A.M. Best Insurance Ratings Explained

A. M. Best Company is one of the leading financial ratings companies for insurance. They use a basic 16-point rating system that illustrates the financial strength of an insurance company, which translates into how well that company would be able to withstand a situation in which a great number of claims must be processed in a relatively short period of time.

The Best ratings available for insurance companies are the A++ and A+ ratings. These are considered superior ratings and are reserved for companies with the most promising of financial outlooks, based on the company’s current level of profits and investment assets.

The A and A- ratings are awarded to insurance companies considered to be in excellent financial health. As with the superior rating, these companies have more available assets than projected claim outflow, and are thought to be stable sources for insurance as well as investment opportunities.

Finishing the list of “secure” insurance companies, B++ and B+ ratings indicate a good financial aspect. This means that company is probably able to withstand even turbulent financial times and capable of providing safe insurance lines to customers.

B and B- ratings are considered fair, and are given to companies that may be undergoing financial stress but are otherwise still worthy of trust. When a company is given a B rating, you can expect it to be stable while still having a great deal of room for improvement.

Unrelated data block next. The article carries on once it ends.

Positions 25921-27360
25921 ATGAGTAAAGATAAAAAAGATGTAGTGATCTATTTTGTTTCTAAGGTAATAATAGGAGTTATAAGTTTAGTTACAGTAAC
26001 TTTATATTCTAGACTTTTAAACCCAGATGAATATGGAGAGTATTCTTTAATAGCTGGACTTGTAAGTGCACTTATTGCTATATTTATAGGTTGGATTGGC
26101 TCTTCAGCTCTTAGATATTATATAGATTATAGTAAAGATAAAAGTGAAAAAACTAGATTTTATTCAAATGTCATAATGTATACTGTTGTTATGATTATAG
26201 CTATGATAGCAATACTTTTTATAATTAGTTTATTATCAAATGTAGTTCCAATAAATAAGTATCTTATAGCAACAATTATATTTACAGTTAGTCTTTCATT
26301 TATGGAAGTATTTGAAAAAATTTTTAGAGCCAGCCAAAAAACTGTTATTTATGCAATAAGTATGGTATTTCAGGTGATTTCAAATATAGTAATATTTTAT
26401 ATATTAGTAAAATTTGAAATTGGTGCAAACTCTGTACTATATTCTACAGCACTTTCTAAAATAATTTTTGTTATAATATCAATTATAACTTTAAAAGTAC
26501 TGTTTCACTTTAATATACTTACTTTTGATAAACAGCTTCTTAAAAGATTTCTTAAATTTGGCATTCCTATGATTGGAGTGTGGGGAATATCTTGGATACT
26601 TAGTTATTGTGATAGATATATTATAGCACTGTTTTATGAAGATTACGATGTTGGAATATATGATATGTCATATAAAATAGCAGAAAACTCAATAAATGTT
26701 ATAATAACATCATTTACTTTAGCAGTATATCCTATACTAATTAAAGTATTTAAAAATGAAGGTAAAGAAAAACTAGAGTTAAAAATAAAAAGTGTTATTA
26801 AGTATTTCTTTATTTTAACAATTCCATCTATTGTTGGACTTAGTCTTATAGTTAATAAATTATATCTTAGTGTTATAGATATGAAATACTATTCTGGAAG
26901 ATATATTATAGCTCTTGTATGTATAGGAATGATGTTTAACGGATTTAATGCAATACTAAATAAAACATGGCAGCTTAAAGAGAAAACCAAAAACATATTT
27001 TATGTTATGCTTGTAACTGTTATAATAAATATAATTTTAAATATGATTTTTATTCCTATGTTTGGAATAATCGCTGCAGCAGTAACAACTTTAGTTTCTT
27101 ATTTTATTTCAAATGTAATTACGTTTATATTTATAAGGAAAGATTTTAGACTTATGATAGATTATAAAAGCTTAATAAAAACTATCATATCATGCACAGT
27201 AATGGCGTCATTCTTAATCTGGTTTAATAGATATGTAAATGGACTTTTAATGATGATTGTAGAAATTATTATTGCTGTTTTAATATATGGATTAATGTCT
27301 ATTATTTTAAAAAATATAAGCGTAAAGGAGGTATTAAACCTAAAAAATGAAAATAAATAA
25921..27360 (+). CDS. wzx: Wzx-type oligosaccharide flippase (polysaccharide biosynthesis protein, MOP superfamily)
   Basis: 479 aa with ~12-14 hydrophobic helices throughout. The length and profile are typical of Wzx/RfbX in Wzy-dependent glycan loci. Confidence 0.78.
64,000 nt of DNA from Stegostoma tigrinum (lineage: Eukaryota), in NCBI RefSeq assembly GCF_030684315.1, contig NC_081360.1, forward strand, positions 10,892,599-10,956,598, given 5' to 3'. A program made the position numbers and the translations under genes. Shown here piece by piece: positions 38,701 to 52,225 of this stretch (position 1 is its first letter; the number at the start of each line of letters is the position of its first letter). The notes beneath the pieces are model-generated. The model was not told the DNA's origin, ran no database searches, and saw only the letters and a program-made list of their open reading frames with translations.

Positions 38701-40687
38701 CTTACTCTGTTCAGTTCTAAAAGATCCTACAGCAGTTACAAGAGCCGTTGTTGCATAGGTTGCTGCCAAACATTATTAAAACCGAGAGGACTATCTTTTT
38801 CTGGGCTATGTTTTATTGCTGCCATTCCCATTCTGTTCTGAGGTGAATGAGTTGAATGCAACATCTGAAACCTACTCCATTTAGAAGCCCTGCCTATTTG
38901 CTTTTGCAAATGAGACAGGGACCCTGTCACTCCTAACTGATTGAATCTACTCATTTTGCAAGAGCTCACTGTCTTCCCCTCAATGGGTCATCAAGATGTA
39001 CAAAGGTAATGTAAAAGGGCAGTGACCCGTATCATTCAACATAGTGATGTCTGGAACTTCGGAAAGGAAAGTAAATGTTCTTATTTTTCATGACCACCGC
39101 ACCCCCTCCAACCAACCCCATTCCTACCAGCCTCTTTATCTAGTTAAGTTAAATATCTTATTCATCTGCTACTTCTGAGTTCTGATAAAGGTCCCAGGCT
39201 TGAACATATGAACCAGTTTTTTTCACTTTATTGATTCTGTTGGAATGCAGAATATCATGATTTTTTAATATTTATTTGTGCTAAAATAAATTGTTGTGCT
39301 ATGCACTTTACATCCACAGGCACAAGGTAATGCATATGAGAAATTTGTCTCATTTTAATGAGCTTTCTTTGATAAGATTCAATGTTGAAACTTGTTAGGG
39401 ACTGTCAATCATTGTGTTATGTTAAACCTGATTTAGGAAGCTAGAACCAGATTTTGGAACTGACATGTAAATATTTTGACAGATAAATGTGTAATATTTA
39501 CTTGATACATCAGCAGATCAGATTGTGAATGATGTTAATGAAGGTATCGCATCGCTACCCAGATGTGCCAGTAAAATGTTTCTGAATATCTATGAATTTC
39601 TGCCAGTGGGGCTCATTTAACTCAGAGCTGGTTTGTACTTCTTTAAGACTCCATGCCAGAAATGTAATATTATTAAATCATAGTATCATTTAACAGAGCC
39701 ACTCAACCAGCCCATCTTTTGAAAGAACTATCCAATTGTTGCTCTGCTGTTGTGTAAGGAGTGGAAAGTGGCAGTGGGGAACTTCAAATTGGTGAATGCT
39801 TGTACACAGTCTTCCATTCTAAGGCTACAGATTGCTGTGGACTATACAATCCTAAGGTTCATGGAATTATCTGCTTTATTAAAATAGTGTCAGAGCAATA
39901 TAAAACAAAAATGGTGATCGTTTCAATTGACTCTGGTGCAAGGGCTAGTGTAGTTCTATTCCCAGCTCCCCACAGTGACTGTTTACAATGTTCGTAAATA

Insurance companies with a marginal rating are given a C++ or C+ ratings. This rating is for companies that are marginally stable but have a great deal of room for improvement. This could include companies that are suffering from high levels of customer dissatisfaction or have had failures in some areas of the company’s investment portfolio.

At the lower end of the acceptable ratings, C and C- are awarded to companies that were, perhaps, formerly secure but have suffered setbacks or losses. This might include a company that has lost a great deal in falling financial prices or that has been endangered by an unexpectedly high level of claims, such as following a major catastrophe.

Rounding out the ratings the final four categories are D for a company with a poor financial outlook, E for companies that have been put under mandatory regulatory supervision, F for companies that are undergoing liquidation, and S for companies that have been suspended from financial consideration in the ratings. These ratings should avoided for both insurance coverage and investment opportunities because they are deemed to be severe financial straits and may not offer any return on your investments or become unable pay for large claims

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